Sarah Myers McGinty wants you to keep the college-application process in perspective. Don't panic, she says. "The goal of this process is not to sell an ideal image of yourself. It is to find the right school for you." But of course once you've found that school, you do have to convince its admissions officers that the school wants you as much as you want it. McGinty's The College Application Essay discusses such topics as recommendation letters and college interviews, but its main focus is the essay. Essay questions vary from school to school (this book is loaded with specific examples), but McGinty groups them into three categories: the "tell us about yourself" question, the "why do you want to attend this particular school" question, and "the creative question" (which asks you to comment on an issue, a hero, a book, a quotation, the future, or the like). How you write is as important as what you write, and whatever you do, don't get someone else to write it for you. "Admission people usually can tell," warns McGinty. "If they mark the essay 'DDI,' they've concluded that 'Daddy did it.'"
McGinty also gives some attention to non-traditional, or "high risk," essays. While not for everyone, the high-risk essay can work wonders when you chances of getting into a given school are slim. "We'll take a risk for the right reason," says Simmons College admissions dean Deborah Wright, and perhaps you should, too. After all, says McGinty, "I am sure in the final hours of committee meetings on 'gray zone' applications, no one has ever said, 'Hey, wait a minute, what about that kid who wrote the essay about his family?'" --Jane Steinberg --This text refers to an out of print or unavailable edition of this title.
We are pleased to share the 2017-2018 Common Application essay prompts with you. The changes you see below reflect the feedback of 108 Common App member colleges and more than 5,000 other Common App constituents, as well as consultation with our advisory committees and Board of Directors. Students represented the single largest share of constituent survey respondents (59%), followed by school counselors (23%), and teachers (11%).
Read: You Have a Story to Tell. Colleges Want to Read It.and The Common App Essay Prompts Are Changing.
We were gratified to learn that 91% of members and 90% of constituents agree or strongly agree that the current prompts are effective. In addition, the narrative comments we received helped us see areas for improvement in three of the prompts. Working in close consultation with the counselors and admission officers on our advisory committees, we revised these prompts in a way that we believe will help students see expanded opportunities for expressing themselves. Those revisions appear in italics. You will also notice two new prompts. The first asks students to share examples of their intellectual curiosity. The second is a return to inviting students to submit an essay on a topic of their choice, reframed to help students understand that they are welcome to draw inspiration from multiple sources, not just their own creativity.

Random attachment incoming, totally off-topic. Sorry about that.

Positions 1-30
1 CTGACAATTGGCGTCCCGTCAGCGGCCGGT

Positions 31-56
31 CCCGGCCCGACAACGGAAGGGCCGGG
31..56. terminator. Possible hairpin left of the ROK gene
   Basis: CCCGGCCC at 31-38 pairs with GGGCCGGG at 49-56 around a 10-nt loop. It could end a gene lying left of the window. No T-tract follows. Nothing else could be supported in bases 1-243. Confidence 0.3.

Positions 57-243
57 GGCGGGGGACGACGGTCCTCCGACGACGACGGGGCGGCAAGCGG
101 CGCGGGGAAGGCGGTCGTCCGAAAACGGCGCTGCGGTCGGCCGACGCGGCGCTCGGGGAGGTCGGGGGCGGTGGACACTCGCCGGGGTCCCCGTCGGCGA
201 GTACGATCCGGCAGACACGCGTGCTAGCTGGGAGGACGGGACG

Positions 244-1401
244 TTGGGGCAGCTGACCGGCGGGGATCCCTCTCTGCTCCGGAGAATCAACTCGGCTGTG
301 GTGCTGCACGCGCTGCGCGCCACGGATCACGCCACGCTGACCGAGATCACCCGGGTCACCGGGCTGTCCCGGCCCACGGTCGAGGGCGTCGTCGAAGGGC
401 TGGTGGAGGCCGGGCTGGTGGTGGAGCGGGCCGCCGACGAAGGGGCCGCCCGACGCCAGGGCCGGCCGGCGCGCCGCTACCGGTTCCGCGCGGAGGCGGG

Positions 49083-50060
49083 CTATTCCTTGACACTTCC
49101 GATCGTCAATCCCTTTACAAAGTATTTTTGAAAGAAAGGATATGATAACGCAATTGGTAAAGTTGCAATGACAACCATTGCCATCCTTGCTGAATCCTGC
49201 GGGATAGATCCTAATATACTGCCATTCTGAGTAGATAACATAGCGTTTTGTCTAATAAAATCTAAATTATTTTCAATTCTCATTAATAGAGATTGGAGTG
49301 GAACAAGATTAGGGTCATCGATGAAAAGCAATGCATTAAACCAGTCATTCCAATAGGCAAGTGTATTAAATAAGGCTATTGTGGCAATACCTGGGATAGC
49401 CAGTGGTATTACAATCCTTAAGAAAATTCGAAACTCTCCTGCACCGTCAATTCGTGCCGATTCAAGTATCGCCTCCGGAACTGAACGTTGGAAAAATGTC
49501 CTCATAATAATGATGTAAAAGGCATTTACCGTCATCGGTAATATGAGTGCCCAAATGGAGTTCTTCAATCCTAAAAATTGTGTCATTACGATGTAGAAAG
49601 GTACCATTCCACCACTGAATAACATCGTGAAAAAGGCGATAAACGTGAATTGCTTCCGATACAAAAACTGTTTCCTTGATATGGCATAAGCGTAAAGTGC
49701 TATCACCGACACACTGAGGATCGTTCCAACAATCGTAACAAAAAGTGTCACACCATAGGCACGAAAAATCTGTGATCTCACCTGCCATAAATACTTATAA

The word limit on the essay will remain at 650.
The goal of these revisions is to help all applicants, regardless of background or access to counseling, see themselves and their stories within the prompts. They are designed to invite unencumbered discussions of character and community, identity, and aspiration. To this end, we will be creating new educational resources to help students both understand and approach the opportunities the essay presents for them.
2017-2018 Common Application Essay Prompts
1. Some students have a background, identity, interest, or talent that is so meaningful they believe their application would be incomplete without it. If this sounds like you, then please share your story. [No change]
2. The lessons we take from obstacles we encounter can be fundamental to later success. Recount a time when you faced a challenge, setback, or failure. How did it affect you, and what did you learn from the experience? [Revised]
3. Reflect on a time when you questioned or challenged a belief or idea. What prompted your thinking? What was the outcome? [Revised]
4. Describe a problem you've solved or a problem you'd like to solve. It can be an intellectual challenge, a research query, an ethical dilemma - anything that is of personal importance, no matter the scale. Explain its significance to you and what steps you took or could be taken to identify a solution. [No change]
5. Discuss an accomplishment, event, or realization that sparked a period of personal growth and a new understanding of yourself or others. [Revised]
6. Describe a topic, idea, or concept you find so engaging that it makes you lose all track of time. Why does it captivate you? What or who do you turn to when you want to learn more? [New]
7. Share an essay on any topic of your choice. It can be one you've already written, one that responds to a different prompt, or one of your own design. [New]